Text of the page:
Spring into calving

Apparently it’s winter. But at the time of writing this, we’ve enjoyed a very kind May and a benign June.

The result of this has meant that many farms have achieved their target body condition score (BCS) and high average pasture covers (APCs).  This means we are in the box seat to achieve a great start to the season.  So, how do make sure we do not waste this good position?

Spring rotation planner

A spring rotation planner (SRP) is as fundamental as having cows at 5.0 BCS (R2s and R3s at 5.5) and an APC of 2,200+ at the planned start of calving (PSC).  The SRP ensures that we work our way down through the APC to meet a typical balance date of when grass growth is meeting cow demand.

We used to set the PSC to about six weeks from balance date. However, with increased availability of supplements over the past 20-30 years, PSC has moved out to be about eight weeks from balance date.

Either way, the principle is the same — trying to allocate the pasture in an accurate way so we don’t run covers too low and fall into a feed deficit that cannot be managed.

How does it work?

A SRP allocates more area each day to be grazed from the start of calving from a winter round length (for example, 90 to 100 days), through to when feed supply (pasture growth rate and supplements fed) matches with cow demand. In the King Country region, this is usually around mid to late September.  At this stage you want to be on the round length that suits your stocking rate in order to maintain this round through October and November, which is usually around the 21 to 25-day mark.

The simplest SRP can be created by drawing a straight line on a piece of paper from your PSC to feed balance date (for example, from 20 July to 15 September).  The round length (days) is on the Y-axis from 1 to 100 days.  The date is on the X-axis.  See the example below.

SRP - Rotation Length

The graph below shows the increase in area that you can use per day as the round length speeds up.

Notice how this really ramps up during the last three weeks, as the cow’s ability to increase her intake has developed and the majority of the herd has calved.

This demonstrates the importance of holding the round slow to start, as it ensures you have the APC still above 1,900 to complete the job.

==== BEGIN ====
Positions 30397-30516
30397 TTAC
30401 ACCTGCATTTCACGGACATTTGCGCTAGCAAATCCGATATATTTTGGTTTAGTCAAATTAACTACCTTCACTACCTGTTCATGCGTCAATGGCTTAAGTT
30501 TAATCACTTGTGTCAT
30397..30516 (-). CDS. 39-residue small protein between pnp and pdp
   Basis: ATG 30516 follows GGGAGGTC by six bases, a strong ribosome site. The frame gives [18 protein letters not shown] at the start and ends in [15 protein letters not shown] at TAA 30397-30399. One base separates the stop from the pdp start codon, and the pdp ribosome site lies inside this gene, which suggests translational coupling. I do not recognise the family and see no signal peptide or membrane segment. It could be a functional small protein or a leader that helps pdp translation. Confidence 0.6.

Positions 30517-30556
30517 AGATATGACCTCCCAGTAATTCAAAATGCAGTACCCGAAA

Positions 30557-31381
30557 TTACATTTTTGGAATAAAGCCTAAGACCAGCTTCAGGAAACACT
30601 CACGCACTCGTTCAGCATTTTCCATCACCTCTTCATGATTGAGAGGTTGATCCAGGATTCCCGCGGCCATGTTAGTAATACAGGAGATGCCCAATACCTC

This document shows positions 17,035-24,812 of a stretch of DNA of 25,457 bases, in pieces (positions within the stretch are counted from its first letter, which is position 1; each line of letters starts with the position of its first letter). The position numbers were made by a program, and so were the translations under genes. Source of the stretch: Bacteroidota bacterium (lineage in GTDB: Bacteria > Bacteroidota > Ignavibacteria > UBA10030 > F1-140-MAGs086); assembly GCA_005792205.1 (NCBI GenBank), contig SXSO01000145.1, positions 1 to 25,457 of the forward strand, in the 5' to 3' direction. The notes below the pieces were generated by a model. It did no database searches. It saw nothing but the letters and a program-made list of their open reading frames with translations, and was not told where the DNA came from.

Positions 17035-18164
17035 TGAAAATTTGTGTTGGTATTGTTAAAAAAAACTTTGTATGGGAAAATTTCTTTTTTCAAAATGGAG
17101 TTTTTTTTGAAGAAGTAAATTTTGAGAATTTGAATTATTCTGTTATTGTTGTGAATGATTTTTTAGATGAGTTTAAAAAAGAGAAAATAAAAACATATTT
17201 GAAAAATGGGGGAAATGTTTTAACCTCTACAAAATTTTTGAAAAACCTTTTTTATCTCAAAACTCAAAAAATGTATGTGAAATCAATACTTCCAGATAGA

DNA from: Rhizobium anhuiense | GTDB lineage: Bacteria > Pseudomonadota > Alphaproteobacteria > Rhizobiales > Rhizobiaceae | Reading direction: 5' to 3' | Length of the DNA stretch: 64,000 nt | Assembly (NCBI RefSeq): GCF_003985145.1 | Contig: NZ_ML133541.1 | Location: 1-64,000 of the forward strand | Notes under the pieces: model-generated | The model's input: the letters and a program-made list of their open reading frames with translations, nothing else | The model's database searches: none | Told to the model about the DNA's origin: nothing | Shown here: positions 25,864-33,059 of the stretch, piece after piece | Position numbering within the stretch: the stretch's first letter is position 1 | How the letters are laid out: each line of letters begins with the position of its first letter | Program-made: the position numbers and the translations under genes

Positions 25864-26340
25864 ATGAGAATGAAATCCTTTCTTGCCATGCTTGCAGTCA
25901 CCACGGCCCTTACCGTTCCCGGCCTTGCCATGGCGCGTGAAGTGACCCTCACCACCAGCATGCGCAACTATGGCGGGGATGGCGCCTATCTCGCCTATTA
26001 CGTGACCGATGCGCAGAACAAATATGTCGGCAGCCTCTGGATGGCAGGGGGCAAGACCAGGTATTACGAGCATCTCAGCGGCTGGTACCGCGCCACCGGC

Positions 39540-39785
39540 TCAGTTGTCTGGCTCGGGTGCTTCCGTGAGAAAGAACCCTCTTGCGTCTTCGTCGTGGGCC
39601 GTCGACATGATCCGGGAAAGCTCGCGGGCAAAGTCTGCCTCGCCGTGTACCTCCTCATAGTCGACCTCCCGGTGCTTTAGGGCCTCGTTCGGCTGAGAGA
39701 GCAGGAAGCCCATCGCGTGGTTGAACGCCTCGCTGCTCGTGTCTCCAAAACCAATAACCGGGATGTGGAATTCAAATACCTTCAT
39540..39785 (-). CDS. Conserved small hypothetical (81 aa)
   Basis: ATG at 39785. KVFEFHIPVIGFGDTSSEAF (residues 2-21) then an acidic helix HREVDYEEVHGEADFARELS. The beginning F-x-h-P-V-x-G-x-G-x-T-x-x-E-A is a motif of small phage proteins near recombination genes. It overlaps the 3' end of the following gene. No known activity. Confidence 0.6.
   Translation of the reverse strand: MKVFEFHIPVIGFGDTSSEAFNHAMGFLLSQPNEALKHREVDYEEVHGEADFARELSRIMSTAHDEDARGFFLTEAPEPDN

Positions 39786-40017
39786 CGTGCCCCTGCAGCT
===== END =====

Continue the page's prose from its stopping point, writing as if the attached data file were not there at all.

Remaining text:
Hectares grazed per day

Where can I get one from?

Either create one yourself following the examples above, or there is a template on the DairyNZ website which allows you to put your own farm details in and print off the results.

At FarmWise we have a more detailed version of the SRP that puts in your calving rate and supplements available for feeding. This therefore allocates pasture and supplements more accurately to your dry and milking cow mobs, to ensure each mob is being fed at the correct rate.

Tips when starting with a high APC

This year there is a risk that if the high APCs are still present by the PSC, we won’t get the right mobs eating the right target pre-graze covers.

Usually we can save all the 3,300+ covers for the springer and dry mobs, and get the milkers to start in the 3,000 to 3,300 covers and work down to a 2800 to 2900 target pre-graze.

If you do have a high APC, then you need to run the more detailed SRP.  With this version, it will calculate from your calving rate report exactly how many hectares you will need to reserve for all the calving mobs.  These mobs are best to deal with the highest covers, where practical (excluding drains, steep hills and so on).

Then you take your latest pasture walk data and work out what pre-graze covers the milkers are going to have to deal with.  For milk production, 3,000 is best, but you may have to ask the milkers to deal with a few 3,500 pre-graze paddocks to start with.  Better to do that at the start than get to September and realise you have some 4,000 covers that your small mob of dry cows cannot deal to.

If you have not used a SRP before, try one this year to ensure the best use of pasture and feed on farm while enjoying the benefits of a more relaxed spring, and better feed management.

Darren Sutton

FarmWise consultant